by Andrew Osborne
Well, I’m not exactly siding with internet trolls (and it will come as no surprise) when I say the new Ghostbusters is not even quite as good as Ghostbusters II (which at least had a teaspoon of recognizable human behavior in Venkman’s bitter divorce from Sigourney Weaver’s character, a bit more for Ernie Hudson to do, and some funny bits with Peter MacNicol).
I’m pretty sure I won’t remember any particular moment from the new ‘Busters five seconds after I post this (except that it featured a numbingly predictable terrible hip-hop remake of the theme song)…but I don’t really blame the cast or Paul Feig, all of whom have had their moments in the past.
The problem, as always, is that Hollywood only hires copywriters now, and the position of screenwriter basically only exists as a career option in TV and indies (sometimes).
As in so many mainstream movies of the past few years, there’s no attempt to establish any kind of believably self-contained world, however ridiculous, or characters who believably live within it. The new film is all just disconnected “bits” and callbacks (Hey, look! It’s Annie Potts being bitchy! Let me pat myself on the back that, like millions of other people, I remember things that happened in an earlier, better film!).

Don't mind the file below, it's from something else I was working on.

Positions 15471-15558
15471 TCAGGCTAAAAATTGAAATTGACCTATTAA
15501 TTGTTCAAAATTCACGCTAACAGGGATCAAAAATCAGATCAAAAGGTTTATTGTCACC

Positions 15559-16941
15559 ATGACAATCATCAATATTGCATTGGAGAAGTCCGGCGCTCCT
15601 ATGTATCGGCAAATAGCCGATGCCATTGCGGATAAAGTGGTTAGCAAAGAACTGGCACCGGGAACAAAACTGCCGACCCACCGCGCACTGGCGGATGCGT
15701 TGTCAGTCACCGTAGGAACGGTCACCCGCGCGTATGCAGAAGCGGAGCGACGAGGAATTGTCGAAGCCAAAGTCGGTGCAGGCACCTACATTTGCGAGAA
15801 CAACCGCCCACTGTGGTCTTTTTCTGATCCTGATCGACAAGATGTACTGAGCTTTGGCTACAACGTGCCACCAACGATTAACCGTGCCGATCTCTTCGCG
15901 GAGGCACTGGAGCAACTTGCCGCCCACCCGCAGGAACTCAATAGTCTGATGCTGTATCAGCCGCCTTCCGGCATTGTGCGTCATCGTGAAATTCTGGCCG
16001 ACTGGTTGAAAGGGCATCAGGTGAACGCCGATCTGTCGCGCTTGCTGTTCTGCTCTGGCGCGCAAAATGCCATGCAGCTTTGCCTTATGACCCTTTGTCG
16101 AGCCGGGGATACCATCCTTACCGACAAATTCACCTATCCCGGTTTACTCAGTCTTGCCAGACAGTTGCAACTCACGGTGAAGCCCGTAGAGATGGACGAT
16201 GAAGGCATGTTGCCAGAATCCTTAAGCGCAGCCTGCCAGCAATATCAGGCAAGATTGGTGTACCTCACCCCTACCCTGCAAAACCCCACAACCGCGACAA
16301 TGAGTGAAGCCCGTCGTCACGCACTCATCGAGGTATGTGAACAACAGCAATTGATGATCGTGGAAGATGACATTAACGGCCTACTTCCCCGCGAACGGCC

It’s not really funny, there are no stakes, there’s no attempt at any kind of willing suspension of disbelief. It hits the copywritten beats (“Peggy! I need 38 seconds of back story for Kristin Wiig’s character, three Millenial slang exclamations, and a 43-second Dan Aykroyd cameo on my desk by noon!”). It’s at least relatively well-paced, there’s a handful of laughs, it’s not aggressively painful to watch, and there are pretty colors. And that’s all you have to do to make millions of dollars in Hollywood these days.